Today we welcome guest writer and Strong Towns member, Jamie Littlefield to talk about the parking at commuter rail stations.
Here’s my confession: The commuter rail station by my house is filled with cars driven only a few blocks to park there. And, while I live only a half mile from the station and am a vocal advocate for bikes / walking, I almost always park my car there too. For shame.
What’s the deal with people who drive when it would take less time to bike to the station (or a similar amount of time to walk)?
It comes down to this unfortunate situation: The station and surrounding infrastructure are designed to prioritize parking.
Consider these three examples:
1. The sidewalk ends. Literally.
The most direct way for me to get to commuter rail is by taking the street directly north of the station. But, several blocks before the station, the sidewalk simply ends. I find myself walking on gravel and worrying about cars that don’t anticipate my presence. The street isn’t well-lit, so bicycling is also a challenge.
Solution: First and last mile solutions are important when we’re trying to discourage needless driving, especially in direct routes to public transit. Add bike lanes, a sidewalk, and lights to that street and I’d be much more likely to ditch my car.
2. I don’t feel like climbing over freight trains.
In an act of poor-decision making, I once made it to a meeting on time by climbing over a freight train that was temporarily stopped on the tracks and blocking my access to the station.
I wasn’t the only pedestrian to make this dangerous decision either. Freight trains regularly sit on the tracks, blocking every North / South intersection that could be used to get to the station.
Commuters often arrive early, watch their train pull into the station, wait for 15 minutes, and watch their train pull away without them. All while blocked by the freight trains. Some have become frighteningly comfortable with climbing over the freight trains (see video on the right) in business attire, hoisting their bicycles over the non-moving trains, and even passing young children in between train cars.
When freight trains are blocking the station, people who live one block from the station are actually living one block PLUS a half mile walk up a dangerous auto-bridge. Take a look at the route (and note how people have to make a long North-South loop just to get on the bridge):
Solution: The route to the station is as important as the station itself. Complete streets advocates have been ecstatic over recent progress to get a ped / bike bridge constructed over these frequently-blocked freight train lines. But, access for people is something that should always be considered in the beginning of a project like this.
How many people would be willing to ditch their cars if planners were responsible for considering safe pedestrian and bicycle routes to every project?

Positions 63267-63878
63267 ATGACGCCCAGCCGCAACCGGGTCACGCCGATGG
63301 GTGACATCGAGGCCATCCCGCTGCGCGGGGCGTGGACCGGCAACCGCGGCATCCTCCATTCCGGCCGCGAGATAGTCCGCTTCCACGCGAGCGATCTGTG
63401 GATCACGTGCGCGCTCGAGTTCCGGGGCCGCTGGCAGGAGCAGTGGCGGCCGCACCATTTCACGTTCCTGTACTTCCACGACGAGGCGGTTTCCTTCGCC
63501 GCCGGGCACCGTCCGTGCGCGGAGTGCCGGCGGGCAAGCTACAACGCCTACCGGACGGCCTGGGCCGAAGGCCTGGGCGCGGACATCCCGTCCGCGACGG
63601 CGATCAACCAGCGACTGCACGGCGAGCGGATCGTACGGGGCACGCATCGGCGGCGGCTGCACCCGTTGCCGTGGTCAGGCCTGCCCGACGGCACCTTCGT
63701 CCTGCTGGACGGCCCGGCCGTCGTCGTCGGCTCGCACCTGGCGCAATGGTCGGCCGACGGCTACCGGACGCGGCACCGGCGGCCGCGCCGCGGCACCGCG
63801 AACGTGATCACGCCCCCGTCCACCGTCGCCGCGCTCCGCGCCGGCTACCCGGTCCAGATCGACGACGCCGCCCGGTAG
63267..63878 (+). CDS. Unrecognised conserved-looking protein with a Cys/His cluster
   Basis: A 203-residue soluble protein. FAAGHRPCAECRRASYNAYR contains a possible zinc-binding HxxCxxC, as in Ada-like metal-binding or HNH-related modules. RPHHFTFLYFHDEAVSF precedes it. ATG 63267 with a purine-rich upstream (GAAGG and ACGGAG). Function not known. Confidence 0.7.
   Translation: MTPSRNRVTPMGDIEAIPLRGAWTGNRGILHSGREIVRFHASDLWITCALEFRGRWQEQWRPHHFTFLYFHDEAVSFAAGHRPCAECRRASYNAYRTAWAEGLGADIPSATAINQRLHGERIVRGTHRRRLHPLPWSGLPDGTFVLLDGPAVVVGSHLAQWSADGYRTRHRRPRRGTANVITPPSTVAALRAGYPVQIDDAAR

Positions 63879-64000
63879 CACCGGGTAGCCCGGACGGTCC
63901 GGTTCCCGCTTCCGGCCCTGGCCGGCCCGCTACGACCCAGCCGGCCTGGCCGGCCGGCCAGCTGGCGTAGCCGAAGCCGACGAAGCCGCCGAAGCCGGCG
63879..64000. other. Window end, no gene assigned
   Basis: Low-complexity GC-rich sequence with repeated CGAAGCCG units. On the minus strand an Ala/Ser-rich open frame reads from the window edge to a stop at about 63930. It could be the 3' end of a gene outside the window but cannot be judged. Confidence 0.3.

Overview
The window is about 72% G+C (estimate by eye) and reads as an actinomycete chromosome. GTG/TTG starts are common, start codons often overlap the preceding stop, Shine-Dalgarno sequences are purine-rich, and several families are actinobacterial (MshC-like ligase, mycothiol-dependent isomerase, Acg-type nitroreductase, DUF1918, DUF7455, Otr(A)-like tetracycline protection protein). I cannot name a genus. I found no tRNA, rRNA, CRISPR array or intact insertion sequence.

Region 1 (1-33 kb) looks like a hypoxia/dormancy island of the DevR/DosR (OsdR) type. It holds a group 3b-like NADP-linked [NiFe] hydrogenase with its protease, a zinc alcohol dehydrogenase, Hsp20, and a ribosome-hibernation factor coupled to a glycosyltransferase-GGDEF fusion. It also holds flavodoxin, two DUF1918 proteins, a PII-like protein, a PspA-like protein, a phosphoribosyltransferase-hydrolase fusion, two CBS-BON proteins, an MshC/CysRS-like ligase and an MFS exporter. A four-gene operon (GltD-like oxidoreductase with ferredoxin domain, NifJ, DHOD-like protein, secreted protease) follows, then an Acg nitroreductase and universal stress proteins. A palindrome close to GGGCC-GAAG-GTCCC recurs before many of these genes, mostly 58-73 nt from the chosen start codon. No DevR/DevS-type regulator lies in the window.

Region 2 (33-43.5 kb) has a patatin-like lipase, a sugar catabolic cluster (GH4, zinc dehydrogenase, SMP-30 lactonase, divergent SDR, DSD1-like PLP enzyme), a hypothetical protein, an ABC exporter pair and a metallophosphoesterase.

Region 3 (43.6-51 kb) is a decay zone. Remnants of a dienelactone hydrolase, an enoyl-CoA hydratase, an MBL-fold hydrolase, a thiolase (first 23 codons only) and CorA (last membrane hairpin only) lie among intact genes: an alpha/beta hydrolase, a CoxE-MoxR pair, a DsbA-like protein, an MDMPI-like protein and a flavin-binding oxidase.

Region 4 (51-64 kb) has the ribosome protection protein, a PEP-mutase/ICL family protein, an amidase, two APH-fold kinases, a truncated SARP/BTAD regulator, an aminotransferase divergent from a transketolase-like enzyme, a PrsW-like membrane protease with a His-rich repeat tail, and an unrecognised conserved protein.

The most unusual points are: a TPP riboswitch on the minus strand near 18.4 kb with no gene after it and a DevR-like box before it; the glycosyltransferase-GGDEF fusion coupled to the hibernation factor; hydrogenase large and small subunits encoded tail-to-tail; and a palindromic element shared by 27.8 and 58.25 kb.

3. Cars are a part of the station design.
One of the biggest reasons I drive is that the station design relies on parked cars.
During one frigid evening a couple weeks ago, I paid for a ticket and entered the platform only to be told that the train was delayed by half an hour.
“Hope you drove your car so you have somewhere to stay warm,” said the friendly station attendant.
That made sense because there wasn’t enough room under the awnings to keep everyone out of the weather. Nor was there any heated spaces or access to restrooms. From a design perspective, parked cars served as a secondary (or even primary) structure against bad weather and platform overcrowding.
And, while there’s always a parking spot in the expansive lot, the bike racks can be so full there’s not a space for me to use my U-lock. Even after the transportation department added more bike racks, I’ve found myself locking to flimsy sign poles when there’s not enough space.
As a transit user, it feels that the station is designed to incentivize parking. Even when I’d rather walk or ride a bicycle.
Solution: A lot is being done to mitigate the situation in my city. But, these after-the-fact patchwork solutions can be challenging.
Let’s change the design order to focus on people first:
- How can each project (and surrounding infrastructure) be designed to work exclusively with people who are walking and riding bicycles?
- Now, how can we make parking work WITH that design?
I’m not the only one who would prefer to walk or ride to my local commuter rail station, even if it takes a bit longer.
You can call us the Annoyed League of Resistant Parkers. We’re using your parking lots, but we’re not particularly pleased about it.
Make a few design changes, and you’ll transform the lot of us into happy walkers, runners, and bicyclists instead.
(All images from Google Maps)
ABOUT THE AUTHOR
Jamie Littlefield is the author of an upcoming book about placemaking - the wild and wonderful ways people are re-creating their cities. A former college English instructor, she has traveled the world in search of inspiring stories from innovators working to create a sense of place and connection with the cities they call home. Follow her on Twitter: @writingjamie.